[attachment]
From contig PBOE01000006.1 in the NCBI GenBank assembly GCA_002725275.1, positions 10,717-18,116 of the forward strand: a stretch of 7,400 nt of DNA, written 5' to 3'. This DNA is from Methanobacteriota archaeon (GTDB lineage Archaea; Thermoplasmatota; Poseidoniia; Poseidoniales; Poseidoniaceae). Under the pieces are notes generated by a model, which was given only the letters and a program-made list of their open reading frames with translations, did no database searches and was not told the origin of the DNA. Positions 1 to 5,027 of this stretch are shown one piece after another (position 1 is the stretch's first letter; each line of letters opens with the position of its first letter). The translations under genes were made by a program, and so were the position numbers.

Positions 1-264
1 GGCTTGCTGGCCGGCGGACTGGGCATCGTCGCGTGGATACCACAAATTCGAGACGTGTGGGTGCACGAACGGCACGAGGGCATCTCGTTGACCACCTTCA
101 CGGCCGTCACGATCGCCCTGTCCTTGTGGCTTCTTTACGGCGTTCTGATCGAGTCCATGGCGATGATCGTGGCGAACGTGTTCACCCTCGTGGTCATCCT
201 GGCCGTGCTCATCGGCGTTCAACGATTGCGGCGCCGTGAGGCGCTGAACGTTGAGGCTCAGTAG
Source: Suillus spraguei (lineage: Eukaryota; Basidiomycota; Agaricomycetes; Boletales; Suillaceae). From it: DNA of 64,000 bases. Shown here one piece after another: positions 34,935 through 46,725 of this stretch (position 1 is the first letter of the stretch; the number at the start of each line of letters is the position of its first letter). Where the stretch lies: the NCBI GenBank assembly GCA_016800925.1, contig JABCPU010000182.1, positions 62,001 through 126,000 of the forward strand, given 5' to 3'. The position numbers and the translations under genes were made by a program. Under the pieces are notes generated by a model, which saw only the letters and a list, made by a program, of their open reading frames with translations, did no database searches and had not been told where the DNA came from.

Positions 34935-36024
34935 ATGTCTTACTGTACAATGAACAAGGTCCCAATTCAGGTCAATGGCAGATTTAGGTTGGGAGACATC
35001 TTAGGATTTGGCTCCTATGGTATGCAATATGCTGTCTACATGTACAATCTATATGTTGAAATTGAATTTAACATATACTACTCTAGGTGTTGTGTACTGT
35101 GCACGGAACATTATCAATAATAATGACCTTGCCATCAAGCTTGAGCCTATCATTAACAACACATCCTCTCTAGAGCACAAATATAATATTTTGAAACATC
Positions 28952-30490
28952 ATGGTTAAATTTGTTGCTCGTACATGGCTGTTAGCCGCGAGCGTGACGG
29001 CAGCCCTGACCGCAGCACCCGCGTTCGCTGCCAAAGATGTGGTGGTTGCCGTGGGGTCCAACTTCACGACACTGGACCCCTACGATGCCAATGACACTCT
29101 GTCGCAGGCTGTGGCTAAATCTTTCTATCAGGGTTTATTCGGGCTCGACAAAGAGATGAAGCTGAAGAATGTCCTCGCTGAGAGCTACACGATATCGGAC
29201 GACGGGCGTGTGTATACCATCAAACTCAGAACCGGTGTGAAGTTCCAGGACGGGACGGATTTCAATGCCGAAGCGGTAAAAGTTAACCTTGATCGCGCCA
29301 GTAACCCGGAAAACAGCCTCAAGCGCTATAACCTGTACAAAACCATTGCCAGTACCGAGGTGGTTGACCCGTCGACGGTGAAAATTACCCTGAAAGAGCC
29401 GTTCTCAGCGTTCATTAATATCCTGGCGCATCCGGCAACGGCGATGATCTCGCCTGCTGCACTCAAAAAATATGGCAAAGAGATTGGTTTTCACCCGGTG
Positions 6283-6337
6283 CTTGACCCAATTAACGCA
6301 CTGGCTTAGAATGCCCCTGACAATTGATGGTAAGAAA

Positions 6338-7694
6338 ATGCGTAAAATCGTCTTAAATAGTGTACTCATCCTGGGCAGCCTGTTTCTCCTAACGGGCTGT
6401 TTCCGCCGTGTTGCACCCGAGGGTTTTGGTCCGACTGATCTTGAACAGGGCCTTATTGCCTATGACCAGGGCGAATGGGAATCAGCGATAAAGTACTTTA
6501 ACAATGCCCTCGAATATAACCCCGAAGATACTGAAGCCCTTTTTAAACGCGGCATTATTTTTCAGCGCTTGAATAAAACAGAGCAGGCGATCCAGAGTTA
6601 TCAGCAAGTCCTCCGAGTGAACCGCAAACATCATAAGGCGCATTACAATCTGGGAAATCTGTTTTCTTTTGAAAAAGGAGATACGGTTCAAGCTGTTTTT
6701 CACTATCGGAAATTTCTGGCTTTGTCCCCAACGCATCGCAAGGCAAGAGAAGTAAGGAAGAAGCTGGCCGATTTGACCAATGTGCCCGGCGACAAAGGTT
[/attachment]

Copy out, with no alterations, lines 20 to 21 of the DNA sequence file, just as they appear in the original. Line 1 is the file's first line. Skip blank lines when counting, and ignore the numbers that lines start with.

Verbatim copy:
6301 CTGGCTTAGAATGCCCCTGACAATTGATGGTAAGAAA

Positions 6338-7694